I’ve found that taking my recovery into my own hands has been the most healing thing I’ve done. When you experience trauma, you are out of control, and that feeling of not being able to control your environment or even yourself lives on years after the event is over. Regaining some control and autonomy over your choices is crucial, and people should be encouraging that, not trying to make decisions for us or pretend they know what’s best.

My healing journey as of now is truly and completely my own. No one dictates to me how I should heal. I have found infinitely more healing in microdosing mushrooms, being in nature, painting, and simply feeling my feelings than I ever did in a cold, sterile therapy room. Although I do wish I had more community support and more empathy, and I still struggle, at least I can choose to share my voice and let others know they are not alone in their experiences.

Recovery should be accessible to all, and community support should be a given; but until it is, I know survivors will keep forging their own paths and their own recovery routes in the face of insufferable trauma, stigma, and prejudice. May we continue being disobedient survivors.

Evangeline Del Cisne 

Insta @evangeline.del.cisne


Blueberry Muffins

By Naroa Hammerson

I allowed myself to fully grieve when I realised that I do not want my rapist to go to prison. 
When I tell people this, they often look at me like I’m naïve. This pisses me off for two
reasons. Firstly, it is my rape we are talking about. Other people’s opinions of my lived
experience are frustrating to hear when it undermines my ability to reach my own conclusions. Secondly, most rapists aren’t in jail anyway – the incarceration rates are so low that almost every rapist in society is out and about and was possibly behind you in the queue at Tesco today.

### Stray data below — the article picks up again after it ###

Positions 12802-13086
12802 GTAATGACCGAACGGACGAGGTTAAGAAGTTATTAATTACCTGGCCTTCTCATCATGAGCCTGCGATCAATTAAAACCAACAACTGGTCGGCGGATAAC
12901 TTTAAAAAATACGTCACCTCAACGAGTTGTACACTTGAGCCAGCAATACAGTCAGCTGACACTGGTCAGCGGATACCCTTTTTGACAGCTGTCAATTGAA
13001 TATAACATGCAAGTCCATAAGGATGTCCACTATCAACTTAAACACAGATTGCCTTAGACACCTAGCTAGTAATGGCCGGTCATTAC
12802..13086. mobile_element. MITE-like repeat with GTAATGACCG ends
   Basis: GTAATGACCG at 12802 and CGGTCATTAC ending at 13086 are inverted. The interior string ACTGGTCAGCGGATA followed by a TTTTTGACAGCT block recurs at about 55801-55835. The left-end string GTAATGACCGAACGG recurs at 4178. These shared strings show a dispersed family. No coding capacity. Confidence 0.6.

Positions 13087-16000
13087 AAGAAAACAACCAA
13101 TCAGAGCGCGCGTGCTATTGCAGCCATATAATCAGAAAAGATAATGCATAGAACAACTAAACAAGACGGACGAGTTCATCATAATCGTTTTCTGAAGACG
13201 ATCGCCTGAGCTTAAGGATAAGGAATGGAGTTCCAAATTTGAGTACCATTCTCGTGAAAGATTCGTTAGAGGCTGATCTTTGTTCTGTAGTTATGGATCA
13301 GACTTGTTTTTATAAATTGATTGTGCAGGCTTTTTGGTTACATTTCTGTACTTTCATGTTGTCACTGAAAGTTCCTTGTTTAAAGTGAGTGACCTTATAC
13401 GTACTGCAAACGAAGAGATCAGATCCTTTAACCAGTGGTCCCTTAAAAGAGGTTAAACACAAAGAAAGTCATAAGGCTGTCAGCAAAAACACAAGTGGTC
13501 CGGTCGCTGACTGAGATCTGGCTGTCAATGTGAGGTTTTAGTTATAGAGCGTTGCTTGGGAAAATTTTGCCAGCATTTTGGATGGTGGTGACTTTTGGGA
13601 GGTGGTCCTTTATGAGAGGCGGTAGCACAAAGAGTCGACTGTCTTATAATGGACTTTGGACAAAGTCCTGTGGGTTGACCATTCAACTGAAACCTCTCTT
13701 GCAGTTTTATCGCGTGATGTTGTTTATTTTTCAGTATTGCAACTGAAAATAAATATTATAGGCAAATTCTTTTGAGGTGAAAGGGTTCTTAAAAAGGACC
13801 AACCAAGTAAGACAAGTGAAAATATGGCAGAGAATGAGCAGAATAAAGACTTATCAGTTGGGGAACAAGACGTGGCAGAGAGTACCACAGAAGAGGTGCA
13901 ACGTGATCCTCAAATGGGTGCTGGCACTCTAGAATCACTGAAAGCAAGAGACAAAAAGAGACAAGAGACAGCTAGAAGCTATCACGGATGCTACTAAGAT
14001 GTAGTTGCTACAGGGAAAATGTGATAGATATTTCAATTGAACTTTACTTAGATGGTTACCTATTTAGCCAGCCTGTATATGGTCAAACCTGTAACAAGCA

The notion of ‘the big bad wolf who rapes and must be imprisoned as they cannot control
themself’ was something I struggled with as a teenager as I was forced to encounter sexual
assault and rape. My reality was that it was other girls, acquaintances and strangers in crowded places who assaulted me – not men in white vans at night. My views on rape were shaped by colonial white supremacy and deeply ingrained internalised misogyny. 

Unlearning all of it saved my life. 

I would not have been able to even begin to challenge the shame I feel for being raped were
it not for the process of unlearning how systems of domination have controlled the way I see the world. The more I unlearn the more I heal. 

As I read more about the carceral system’s lack of humanity and capitalism’s prison industrial
complex I asked myself the unavoidable question “what the fuck do I do about my rapist?” 

I do not want my rapist to go to prison. Put very simply, I do not want my rapist to be
dehumanised like he dehumanised me. There is no carceral system (not even the idolised
Nordic model) that doesn’t dehumanise people. People are born into this world with an innate spiritual connection to nature, community and social life. Being placed in a cage with limited rights and no autonomy violates this connection. 

At 17, I found myself with the socially cultivated thought that ‘my rapist deserves to rot in jail’
which contradicted my passionate belief that no one should be imprisoned. Incarceration
severs the mind, body and spirit’s natural state of agency. My mind, body and spirit were
severed in many ways when I was raped. Violating people’s autonomy is one of the greatest
tools and products of oppression and domination. I do not want others to experience this. I